The Town Hall was up first. After a lot of planning, a lot of rehearsing, a lot of testing, I was to kick things off. There I was in the empty lobby of our brand new corporate offices, still shiny and completely deserted. I was wearing a full-zip warm-up shirt with our logo on the left chest; black, of course – very slimming on camera. Two PM Eastern, and the upbeat music faded along with the onscreen logo as I showed up on 2,000 screens nationwide. I had one job, to welcome everyone and introduce the new format before our CEO began his pitch.
I don’t want to brag, but this is cake for me. Despite being someone who would choose, 100% of the time, solitude and quiet over the spotlight, I have no shortage of experience in front of the footlights and it doesn’t rattle me one bit.
I had a preview screen on my laptop in front of me. In my ear the control room counted me down but I glanced at the screen anyway, wanting visual evidence that it was going well. And it was, for somewhere in excess of two minutes. How much more, I’m not sure. What I’m sure of is, just after two minutes my likeness on the screen in front of me froze. Like I said, I’ve been around the block a few times and I know the one thing you don’t do, ever, under any circumstance, is stop. So I continued with my shtick. I was nervous, suddenly, but I don’t think anyone could tell.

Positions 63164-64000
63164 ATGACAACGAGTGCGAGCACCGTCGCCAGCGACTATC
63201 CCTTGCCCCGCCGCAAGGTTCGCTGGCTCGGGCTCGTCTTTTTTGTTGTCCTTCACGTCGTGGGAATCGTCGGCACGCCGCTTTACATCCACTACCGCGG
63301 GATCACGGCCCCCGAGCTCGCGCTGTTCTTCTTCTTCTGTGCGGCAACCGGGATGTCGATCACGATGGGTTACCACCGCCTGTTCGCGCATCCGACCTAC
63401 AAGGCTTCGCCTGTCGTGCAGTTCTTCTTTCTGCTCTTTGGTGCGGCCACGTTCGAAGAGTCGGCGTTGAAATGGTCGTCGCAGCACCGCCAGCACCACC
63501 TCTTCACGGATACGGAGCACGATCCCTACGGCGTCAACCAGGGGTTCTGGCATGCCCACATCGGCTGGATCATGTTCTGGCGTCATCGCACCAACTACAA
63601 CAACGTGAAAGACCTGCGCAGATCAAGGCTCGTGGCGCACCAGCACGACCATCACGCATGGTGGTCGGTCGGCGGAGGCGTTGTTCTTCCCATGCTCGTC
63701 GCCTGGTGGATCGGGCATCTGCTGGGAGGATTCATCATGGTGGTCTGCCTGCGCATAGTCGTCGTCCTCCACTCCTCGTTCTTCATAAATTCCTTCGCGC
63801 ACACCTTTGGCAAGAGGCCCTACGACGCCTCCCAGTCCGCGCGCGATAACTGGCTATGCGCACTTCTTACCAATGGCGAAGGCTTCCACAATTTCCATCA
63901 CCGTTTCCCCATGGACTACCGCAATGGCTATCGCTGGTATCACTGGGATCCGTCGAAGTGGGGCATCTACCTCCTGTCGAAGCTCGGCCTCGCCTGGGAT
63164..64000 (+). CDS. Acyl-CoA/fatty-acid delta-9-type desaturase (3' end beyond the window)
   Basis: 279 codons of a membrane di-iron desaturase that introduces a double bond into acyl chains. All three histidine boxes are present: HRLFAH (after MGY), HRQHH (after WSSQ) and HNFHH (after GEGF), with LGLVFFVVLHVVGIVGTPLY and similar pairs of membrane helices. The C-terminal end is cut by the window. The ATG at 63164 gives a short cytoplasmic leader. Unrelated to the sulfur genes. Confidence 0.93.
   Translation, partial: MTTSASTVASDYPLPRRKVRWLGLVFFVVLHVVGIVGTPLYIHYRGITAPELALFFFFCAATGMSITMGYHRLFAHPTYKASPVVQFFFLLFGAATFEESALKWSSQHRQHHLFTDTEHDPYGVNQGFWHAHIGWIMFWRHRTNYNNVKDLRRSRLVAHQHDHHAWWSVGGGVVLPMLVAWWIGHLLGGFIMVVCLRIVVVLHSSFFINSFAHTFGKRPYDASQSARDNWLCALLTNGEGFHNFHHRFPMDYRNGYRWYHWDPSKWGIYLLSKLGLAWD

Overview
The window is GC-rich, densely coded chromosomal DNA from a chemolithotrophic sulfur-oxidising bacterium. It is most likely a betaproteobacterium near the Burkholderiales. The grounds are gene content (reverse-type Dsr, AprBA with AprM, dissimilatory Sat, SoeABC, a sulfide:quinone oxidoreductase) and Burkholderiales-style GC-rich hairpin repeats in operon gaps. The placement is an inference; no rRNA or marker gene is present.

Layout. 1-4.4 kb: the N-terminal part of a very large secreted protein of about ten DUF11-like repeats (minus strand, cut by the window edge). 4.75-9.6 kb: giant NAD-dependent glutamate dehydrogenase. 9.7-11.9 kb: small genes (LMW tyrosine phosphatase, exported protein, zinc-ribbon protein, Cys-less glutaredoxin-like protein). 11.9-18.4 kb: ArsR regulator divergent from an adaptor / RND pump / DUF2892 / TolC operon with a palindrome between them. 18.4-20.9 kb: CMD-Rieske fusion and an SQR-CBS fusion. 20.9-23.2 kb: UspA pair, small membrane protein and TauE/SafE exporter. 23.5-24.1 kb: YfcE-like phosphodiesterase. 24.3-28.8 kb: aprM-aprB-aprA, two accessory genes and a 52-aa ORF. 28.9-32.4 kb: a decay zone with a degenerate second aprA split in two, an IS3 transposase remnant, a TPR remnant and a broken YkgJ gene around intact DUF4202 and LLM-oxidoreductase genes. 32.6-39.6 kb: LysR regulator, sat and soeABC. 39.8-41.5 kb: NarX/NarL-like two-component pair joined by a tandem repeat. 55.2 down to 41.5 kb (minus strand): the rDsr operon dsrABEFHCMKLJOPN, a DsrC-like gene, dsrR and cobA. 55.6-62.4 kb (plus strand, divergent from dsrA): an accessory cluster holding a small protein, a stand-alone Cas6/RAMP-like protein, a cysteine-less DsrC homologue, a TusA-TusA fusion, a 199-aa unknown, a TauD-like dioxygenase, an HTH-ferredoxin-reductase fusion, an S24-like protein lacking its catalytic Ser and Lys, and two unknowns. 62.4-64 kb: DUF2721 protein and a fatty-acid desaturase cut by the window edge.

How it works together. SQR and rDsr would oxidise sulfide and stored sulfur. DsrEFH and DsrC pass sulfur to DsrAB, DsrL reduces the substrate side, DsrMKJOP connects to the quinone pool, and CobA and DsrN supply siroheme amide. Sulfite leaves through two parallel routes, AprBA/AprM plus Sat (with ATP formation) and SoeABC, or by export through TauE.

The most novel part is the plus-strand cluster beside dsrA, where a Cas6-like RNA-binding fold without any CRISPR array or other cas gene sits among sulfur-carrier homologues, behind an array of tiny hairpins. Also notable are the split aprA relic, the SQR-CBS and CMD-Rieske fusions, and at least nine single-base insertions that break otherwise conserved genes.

But after a while, when I got no feedback from the voices in my head, and no movement from my likeness on screen, I started flipping my script, mentioning to anyone still with me that I wasn’t sure if anyone could still hear me. But if they could, hot damn, this was going to be awesome!